Friday, March 31, 2017

Philip de László and the Women of Early 20th-Century Europe

Philip Alexius de László (1869 – 1937) was a Hungarian painter who became famous as a portraitist to Europe's great aristocrats in the years before World War I. As you'll see, he painted a Who's Who list of grandees. (Above, Miss Lisa Minghetti)

Self portrait in 1910. László was a Jew born to a petit bourgeois family in Budapest, with the given name of Laub Fülöp; his father was a tailor and his mother a seamstress.

But from an early age he was determined not to let the circumstances of his birth hold him back. He was apprenticed to a photographer as a teenager and studied art furiously in his spare time, winning a place in a prestigious art institute. Upon graduation he left Budapest to study in Munich and then Paris. In 1891 he changed his name to the ethnically Hungarian László. (Princess Louis of Battenberg, nee Mountbatten, future Queen of Sweden, 1907)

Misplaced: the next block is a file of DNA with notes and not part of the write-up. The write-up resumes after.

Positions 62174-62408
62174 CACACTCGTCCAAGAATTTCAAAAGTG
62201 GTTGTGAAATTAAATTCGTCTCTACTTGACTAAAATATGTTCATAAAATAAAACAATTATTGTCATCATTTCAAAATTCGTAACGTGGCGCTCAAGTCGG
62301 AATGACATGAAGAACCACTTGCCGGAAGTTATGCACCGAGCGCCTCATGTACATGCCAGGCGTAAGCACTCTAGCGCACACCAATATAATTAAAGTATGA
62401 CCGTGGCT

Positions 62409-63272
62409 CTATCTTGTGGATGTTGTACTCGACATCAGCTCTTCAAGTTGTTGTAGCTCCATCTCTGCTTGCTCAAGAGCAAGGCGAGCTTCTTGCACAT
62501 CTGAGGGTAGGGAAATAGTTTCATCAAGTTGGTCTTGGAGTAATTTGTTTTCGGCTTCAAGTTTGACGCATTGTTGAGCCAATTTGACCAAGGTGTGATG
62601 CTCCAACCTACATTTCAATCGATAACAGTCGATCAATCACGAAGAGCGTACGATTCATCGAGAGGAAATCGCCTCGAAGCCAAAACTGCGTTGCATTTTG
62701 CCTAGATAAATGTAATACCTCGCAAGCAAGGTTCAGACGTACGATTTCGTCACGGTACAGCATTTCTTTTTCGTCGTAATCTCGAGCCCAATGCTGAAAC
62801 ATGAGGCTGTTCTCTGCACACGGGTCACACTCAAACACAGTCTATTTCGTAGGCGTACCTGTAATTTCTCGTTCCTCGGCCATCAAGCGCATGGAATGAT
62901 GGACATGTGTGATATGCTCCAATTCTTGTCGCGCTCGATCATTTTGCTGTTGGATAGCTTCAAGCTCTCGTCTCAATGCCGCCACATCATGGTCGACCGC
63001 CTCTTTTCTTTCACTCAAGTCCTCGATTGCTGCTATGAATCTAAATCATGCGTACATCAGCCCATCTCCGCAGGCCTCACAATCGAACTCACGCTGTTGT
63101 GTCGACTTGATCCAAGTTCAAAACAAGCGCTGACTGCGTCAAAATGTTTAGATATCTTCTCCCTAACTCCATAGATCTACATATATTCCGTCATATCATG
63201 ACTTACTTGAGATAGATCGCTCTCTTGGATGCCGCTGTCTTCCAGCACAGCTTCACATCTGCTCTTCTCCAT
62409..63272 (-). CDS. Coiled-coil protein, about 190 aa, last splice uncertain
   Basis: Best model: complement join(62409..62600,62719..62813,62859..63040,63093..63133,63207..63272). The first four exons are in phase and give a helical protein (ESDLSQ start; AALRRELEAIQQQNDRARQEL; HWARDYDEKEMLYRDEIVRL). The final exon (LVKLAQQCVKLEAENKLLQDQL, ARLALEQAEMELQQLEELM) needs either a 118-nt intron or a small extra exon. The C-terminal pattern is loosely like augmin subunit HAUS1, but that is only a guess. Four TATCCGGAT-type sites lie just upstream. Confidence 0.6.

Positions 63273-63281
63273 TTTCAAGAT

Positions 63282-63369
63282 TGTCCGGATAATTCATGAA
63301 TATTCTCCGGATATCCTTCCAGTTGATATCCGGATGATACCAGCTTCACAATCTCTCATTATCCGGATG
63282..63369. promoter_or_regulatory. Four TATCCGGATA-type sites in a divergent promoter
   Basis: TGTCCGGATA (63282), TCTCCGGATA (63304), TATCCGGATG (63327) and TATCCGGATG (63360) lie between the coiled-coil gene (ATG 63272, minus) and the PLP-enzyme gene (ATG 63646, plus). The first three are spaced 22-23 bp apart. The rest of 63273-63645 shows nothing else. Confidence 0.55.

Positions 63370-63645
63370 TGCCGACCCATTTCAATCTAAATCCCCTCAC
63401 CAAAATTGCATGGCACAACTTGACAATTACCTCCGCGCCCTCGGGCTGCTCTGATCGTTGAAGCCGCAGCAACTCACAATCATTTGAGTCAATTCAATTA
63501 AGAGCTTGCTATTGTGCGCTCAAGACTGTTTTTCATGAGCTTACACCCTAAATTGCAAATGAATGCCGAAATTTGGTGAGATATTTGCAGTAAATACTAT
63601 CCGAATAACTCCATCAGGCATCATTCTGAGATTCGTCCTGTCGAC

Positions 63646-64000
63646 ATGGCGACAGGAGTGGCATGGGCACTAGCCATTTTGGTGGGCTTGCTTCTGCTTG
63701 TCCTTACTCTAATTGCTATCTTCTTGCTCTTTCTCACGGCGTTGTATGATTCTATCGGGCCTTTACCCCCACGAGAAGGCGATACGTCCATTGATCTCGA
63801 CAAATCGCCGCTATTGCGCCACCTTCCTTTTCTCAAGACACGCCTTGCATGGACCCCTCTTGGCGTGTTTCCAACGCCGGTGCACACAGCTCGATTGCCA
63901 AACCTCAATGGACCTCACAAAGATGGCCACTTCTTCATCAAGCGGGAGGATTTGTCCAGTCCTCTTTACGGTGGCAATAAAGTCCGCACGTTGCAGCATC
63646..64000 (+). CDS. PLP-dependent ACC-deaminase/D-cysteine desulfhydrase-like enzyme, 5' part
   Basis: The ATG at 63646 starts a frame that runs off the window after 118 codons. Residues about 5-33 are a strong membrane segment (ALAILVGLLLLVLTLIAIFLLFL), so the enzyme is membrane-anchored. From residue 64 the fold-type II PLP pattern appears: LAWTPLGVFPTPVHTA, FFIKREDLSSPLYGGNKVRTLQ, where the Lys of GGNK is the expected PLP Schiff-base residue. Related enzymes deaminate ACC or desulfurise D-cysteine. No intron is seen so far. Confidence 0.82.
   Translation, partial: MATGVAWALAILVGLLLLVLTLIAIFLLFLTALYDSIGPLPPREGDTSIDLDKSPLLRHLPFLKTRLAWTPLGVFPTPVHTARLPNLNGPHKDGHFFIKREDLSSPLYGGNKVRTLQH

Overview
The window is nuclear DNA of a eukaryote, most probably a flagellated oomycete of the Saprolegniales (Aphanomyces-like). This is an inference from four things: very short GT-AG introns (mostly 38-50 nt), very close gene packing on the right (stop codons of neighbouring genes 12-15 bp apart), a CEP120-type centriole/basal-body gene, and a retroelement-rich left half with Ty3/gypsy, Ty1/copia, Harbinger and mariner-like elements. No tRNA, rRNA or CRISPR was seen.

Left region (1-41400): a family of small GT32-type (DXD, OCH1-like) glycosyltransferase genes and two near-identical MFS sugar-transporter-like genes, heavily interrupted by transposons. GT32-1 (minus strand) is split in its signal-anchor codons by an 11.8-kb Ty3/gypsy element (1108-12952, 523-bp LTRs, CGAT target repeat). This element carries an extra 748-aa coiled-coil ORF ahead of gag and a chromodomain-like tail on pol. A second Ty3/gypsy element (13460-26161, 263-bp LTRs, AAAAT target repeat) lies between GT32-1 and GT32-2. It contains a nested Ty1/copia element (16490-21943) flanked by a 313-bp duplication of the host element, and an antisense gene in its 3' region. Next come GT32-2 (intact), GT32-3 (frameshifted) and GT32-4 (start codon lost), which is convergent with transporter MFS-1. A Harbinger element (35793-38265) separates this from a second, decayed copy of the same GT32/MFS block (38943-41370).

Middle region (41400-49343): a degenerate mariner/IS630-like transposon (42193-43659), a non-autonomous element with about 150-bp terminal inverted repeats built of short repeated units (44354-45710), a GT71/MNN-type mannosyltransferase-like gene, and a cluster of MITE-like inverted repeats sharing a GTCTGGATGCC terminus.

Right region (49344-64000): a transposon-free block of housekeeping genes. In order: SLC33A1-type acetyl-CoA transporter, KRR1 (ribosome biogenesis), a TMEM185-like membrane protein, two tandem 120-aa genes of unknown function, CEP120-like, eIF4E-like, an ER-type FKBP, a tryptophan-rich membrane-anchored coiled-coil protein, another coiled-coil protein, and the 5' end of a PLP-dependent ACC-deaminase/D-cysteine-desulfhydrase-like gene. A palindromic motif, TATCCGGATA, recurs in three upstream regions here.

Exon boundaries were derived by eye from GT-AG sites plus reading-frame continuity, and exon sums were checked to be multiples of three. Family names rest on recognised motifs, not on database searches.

In 1903 László settled in Vienna and began to get commissions painting portraits of the elite. I am not sure how he achieved this, and none of the usual sources says anything about it. But he certainly seems to have been quite the charmer. For example, in 1892 he met Lucy Madeleine Guinness, a member of the banking branch of the Guinness family and one of the richest available heiresses on the continent. She quickly fell in love with him, which resulted in her family banning him from her presence. But no matter, they continued their affair long distance, and eventually her family relented and they were married in 1900. That's Lucy above in 1914.

Princess Max Egon von Hohenlohe-Langenburg, née María de la Piedad de Yturbe, in 1906.

Countess Dénes Széchényi. 1912